I wrote this for the Financial Times yesterday on the breadth and resilience of liberalism and how it can be renewed by reaching back to the social liberal tradition.
As 2016 comes to an end, liberalism will be given a place on the roster of the year’s notable deaths, slotted in somewhere between Harper Lee and Muhammad Ali. In the year of Brexit, Donald Trump and Vladimir Putin, liberalism has been declared dead and buried. “The liberal pageant is fading,” writes John Gray, the dystopian philosopher, and “all that really remains of liberalism is fear of the future.” He is not alone. All around us, a “post-liberal” era is being announced.
European liberalism joined forces with nationalism in the 19th century to give political expression to demands for autonomy and self-rule. Today, the two have mostly parted company, save where civic nationalists still seek liberation from larger nation states, as in Scotland and Catalonia. Nationalism now wears an illiberal face and it does so with pride. Authoritarian, conservative nationalists govern much of the world, including swaths of eastern Europe. Liberal politics is in retreat.
Yet the rush to read the funeral rites of liberalism is premature. It is a capacious and tenacious ideology with a rich, diverse history. The concept of liberty always at its core, it has worn numerous political and intellectual guises — from the classical defence of property rights and restraints on arbitrary power, to the expansive social liberalism that gave birth to the British welfare state, and also the emancipatory liberalism of civil rights movements worldwide. Even when politically weak, it has lent its ideas and energy to other movements. John Maynard Keynes and William Beveridge gave the UK Labour party the intellectual tools with which to build Jerusalem after the second world war.
Nordic social democracy can be readily assimilated to the social liberal tradition, as can Rooseveltian American liberalism. Even continental liberalism can lay claim to its part in the success of postwar Christian Democracy. With an ideological lineage of such range and influence, liberalism will not be so easily consigned to oblivion. But to thrive again it needs rescuing from its friends as much as its enemies.
In recent decades, it has been stripped of its philosophical and political power. In the quest for robust theories of social justice, liberal political philosophy grew ever more removed from daily struggles for improvement in the human condition. Liberalism lost sight of its insurgent roots in the fight against established orders and lost ground as politics focused after the financial crisis on questions of jobs, security and identity.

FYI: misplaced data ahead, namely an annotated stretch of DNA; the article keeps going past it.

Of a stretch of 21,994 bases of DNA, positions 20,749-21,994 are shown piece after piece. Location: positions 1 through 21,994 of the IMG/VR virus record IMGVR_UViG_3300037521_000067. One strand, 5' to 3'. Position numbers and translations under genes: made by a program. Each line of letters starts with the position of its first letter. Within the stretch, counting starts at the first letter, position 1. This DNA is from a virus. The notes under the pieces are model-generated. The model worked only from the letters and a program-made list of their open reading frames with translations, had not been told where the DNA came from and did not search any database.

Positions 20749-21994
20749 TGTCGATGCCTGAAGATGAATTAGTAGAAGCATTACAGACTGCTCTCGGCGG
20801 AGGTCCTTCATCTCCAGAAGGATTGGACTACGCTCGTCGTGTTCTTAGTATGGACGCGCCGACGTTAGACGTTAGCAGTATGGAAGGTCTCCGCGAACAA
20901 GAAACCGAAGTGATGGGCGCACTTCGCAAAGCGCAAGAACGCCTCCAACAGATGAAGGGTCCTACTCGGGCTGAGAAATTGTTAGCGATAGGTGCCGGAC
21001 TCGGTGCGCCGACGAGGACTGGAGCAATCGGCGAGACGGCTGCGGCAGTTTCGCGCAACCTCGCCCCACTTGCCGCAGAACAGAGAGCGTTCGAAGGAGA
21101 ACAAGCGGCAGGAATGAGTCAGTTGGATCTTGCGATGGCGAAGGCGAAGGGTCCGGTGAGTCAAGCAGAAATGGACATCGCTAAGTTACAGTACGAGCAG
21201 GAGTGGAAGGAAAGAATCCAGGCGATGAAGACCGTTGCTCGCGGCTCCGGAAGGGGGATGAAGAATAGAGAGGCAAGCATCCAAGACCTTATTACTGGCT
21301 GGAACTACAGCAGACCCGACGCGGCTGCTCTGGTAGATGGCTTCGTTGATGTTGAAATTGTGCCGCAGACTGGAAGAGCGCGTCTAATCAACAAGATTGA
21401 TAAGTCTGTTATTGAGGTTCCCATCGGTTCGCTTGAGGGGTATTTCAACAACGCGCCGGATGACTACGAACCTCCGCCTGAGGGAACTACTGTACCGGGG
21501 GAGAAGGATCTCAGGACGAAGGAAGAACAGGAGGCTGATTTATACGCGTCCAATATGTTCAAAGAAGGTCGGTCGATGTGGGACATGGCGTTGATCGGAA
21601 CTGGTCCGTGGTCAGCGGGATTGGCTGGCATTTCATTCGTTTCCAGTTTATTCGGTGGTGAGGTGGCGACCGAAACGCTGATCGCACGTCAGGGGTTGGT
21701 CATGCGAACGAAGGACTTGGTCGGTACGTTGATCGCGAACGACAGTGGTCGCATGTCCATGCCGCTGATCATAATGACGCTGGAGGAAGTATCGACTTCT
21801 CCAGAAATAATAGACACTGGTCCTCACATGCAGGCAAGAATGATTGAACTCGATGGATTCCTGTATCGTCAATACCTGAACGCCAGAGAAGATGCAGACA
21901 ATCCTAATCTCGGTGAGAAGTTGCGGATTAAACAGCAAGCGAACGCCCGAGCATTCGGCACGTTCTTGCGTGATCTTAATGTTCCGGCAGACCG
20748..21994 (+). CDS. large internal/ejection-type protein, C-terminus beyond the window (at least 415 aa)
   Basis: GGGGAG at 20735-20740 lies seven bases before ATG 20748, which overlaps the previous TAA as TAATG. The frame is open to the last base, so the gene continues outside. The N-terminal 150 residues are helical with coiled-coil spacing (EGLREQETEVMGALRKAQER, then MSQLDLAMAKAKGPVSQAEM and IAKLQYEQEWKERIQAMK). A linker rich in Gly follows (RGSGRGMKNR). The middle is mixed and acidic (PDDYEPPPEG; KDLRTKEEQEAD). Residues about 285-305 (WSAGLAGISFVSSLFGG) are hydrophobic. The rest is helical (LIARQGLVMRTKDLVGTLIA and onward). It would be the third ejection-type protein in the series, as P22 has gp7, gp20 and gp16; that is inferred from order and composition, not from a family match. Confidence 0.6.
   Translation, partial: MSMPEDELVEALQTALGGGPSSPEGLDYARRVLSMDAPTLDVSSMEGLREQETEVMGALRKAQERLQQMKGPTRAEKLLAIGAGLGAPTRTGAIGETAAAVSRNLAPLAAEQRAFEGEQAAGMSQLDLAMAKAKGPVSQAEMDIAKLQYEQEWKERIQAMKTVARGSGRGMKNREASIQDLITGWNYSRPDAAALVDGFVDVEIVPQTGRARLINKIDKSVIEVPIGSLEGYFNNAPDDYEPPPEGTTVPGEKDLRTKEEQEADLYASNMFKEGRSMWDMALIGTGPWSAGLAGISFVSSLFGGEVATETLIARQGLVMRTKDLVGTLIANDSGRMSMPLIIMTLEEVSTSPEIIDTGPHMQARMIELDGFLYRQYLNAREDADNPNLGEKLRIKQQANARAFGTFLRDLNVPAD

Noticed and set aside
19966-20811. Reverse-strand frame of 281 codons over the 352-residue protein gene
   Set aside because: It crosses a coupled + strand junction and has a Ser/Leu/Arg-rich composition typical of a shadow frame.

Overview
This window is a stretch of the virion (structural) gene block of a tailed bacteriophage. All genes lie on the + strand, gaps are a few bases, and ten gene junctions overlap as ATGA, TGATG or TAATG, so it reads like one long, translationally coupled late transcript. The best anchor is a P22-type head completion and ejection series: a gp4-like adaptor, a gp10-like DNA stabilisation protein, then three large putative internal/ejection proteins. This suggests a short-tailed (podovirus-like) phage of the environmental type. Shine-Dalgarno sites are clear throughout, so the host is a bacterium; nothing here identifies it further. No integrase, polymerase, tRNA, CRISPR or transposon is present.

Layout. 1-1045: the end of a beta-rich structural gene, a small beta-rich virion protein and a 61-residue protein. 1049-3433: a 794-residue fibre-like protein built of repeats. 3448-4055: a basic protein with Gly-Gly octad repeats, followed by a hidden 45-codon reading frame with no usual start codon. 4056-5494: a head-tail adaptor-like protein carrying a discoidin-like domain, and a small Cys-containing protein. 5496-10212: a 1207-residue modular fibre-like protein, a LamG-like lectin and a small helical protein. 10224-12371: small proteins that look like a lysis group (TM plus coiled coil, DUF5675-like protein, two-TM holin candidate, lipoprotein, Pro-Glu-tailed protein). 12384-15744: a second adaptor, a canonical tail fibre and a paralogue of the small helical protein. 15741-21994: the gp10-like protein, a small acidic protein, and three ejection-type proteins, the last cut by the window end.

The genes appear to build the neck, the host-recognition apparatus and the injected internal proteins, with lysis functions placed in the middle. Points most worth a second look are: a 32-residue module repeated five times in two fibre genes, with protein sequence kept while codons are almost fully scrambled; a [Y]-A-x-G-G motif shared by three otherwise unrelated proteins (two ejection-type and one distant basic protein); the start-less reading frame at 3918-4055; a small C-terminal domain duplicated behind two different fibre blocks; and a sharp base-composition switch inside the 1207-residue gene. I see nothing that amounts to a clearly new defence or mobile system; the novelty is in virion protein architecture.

Meanwhile, the decline of the social liberal tradition left the field open for colonisation of liberal language by the Thatcherite right, which used it to pioneer the extension of markets, competition and new managerial regimes of regulation into public life and social relationships. Benthamite utilitarian liberalism has been recently revived but as a “science of happiness”, less often to liberate humans than to devise new means of governing them, furnishing justification for technologies to monitor moods and behaviour, corporate HR strategies and government by technocratic nudge.
Little wonder that, when they finally acquired some power by joining the UK coalition government, the Liberal Democrats were reduced to an agenda of softening the edges of public spending cuts and constraining conservative Euroscepticism. Theirs was a besieged version of liberalism, for which a heavy price was paid at the ballot box last year.
The renewal of liberalism will start with resistance. Already in eastern Europe a liberal rearguard is being fought to defend democratic and constitutional rights, from Poland to Hungary. We can expect American liberalism, at its radical and rumbustious best, to stand its ground against attacks on constitutional norms, environmental degradation and incursions into the rights of minorities. In the UK, liberals of all parties are at the heart of opposition to hard Brexit. In these battles, particular as they are to different national political arenas, liberalism can throw off the caricature of unpatriotic rootlessness and self-righteous political correctness.
But liberalism will fail if protest is all it can muster. It needs to renew its social traditions and the alliances once forged with the working classes — to rediscover social liberalism’s emphasis on the interdependence of individual and community, the pursuit of human flourishing and the economic radicalism with which to shape capitalism in the common good. It must play its part in constructing a liberal politics of community to compete with that offered by nationalists: one that responds to demands for good jobs, decent housing and social respect, and which appeals to voters outside the cosmopolitan cities.
These are big tasks, made harder by the political weakness of the UK Labour party and its centre-left sister parties elsewhere in the world. But liberalism is a resilient, adaptive creed. We should not pronounce it dead yet.